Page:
Years later, when Turnhman’s health began to fail, Ramirez said that knowing how he had suffered for our nation, he wanted to honor this hero within our midst before his death. In 2005, the commission established the Keith M. Turnham Humanitarian Award.
This year, Bob Lehman, executive director of the San Diego Gay Men’s Chorus and a Marine Corps veteran, received the commission’s eighth annual award during its November meeting.
“The evening was incredibly moving and emotional,” Lehman said. “Nicole, who has known [my husband] Tom and I for nearly 20 years, gave an introduction like no other, talking about everything from my mother to my military service and to our years of activism in San Diego.”
Lehman recalled fighting in the trenches for both marriage equality and the repeal of “don’t ask, don’t tell,” and how many in the community, after being decimated by the AIDS crisis, felt that fighting for these rights was an impossible dream.
“People told us we were crazy, or were wasting our time,” Lehman said. “Other people told us to move on to something else — no way would we ever get the right to marry or be openly gay in the military. So, hearing Nicole’s introduction brought back all of those memories and it made me feel good about what we’ve accomplished and for my part in making that happen.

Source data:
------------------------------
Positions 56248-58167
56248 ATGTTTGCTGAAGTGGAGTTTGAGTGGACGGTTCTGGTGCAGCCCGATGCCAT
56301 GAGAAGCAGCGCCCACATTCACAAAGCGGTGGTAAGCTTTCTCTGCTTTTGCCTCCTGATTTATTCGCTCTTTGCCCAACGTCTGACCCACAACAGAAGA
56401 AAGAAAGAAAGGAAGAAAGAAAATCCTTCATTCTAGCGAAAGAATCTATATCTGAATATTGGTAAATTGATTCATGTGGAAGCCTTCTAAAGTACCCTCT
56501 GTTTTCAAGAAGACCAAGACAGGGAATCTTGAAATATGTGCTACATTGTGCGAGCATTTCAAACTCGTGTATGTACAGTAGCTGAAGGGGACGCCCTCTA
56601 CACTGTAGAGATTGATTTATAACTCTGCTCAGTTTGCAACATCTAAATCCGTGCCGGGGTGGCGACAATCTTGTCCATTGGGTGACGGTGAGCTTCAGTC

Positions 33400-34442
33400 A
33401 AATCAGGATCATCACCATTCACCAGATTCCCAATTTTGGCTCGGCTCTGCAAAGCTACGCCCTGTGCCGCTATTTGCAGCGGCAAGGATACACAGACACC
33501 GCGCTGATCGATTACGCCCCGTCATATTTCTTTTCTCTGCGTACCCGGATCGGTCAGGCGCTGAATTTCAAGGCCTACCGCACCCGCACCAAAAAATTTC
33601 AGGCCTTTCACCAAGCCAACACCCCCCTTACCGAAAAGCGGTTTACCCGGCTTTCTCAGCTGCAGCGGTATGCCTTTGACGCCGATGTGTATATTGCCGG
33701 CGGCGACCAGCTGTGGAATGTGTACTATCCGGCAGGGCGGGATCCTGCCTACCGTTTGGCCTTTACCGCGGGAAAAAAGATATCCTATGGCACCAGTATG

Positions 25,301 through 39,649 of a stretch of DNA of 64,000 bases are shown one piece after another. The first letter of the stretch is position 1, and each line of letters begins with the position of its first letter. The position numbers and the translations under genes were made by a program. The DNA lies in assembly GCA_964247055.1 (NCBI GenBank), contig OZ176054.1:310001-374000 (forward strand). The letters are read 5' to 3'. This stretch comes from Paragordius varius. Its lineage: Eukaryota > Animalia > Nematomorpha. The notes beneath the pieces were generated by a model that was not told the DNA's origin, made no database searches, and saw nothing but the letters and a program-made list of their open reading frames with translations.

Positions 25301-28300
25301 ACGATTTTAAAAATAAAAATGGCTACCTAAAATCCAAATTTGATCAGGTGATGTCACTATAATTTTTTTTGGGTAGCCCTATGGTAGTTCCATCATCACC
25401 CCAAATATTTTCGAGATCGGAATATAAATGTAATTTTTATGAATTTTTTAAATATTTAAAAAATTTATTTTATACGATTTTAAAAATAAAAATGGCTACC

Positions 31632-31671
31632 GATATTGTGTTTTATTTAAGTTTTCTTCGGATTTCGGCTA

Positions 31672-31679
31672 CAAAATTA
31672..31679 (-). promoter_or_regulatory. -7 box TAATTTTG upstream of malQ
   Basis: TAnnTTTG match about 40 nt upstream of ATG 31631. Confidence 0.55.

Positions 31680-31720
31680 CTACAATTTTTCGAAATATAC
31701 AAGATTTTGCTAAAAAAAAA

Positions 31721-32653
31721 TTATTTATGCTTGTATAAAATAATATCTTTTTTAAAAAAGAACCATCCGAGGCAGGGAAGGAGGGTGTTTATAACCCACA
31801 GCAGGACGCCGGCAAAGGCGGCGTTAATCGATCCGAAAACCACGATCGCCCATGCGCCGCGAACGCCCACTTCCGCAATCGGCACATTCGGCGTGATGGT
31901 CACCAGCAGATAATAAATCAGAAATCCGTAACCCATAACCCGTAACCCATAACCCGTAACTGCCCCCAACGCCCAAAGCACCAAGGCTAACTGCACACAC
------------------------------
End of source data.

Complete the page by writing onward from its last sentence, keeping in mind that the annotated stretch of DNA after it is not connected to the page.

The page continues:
“I never wanted to look back and think ‘I should have stepped forward but didn’t,’” he said. “Which is why I believe it’s a responsibility for each of us, especially in the LGBT community, to step forward and fight for our rights.”
Lehman said he was moved to be honored with an award named after Turnham, “a man who served both his country and his community.”
“I admire his approach to service and to life,” he said. “I met Keith and his wife Ginny a couple of times at civic events when Tom was on the commission. They had this incredibly positive outlook on life and always had a smile and a handshake to offer. Keith was the type of man you hope to be like some day.”
Based on the award, Lehman has achieved that.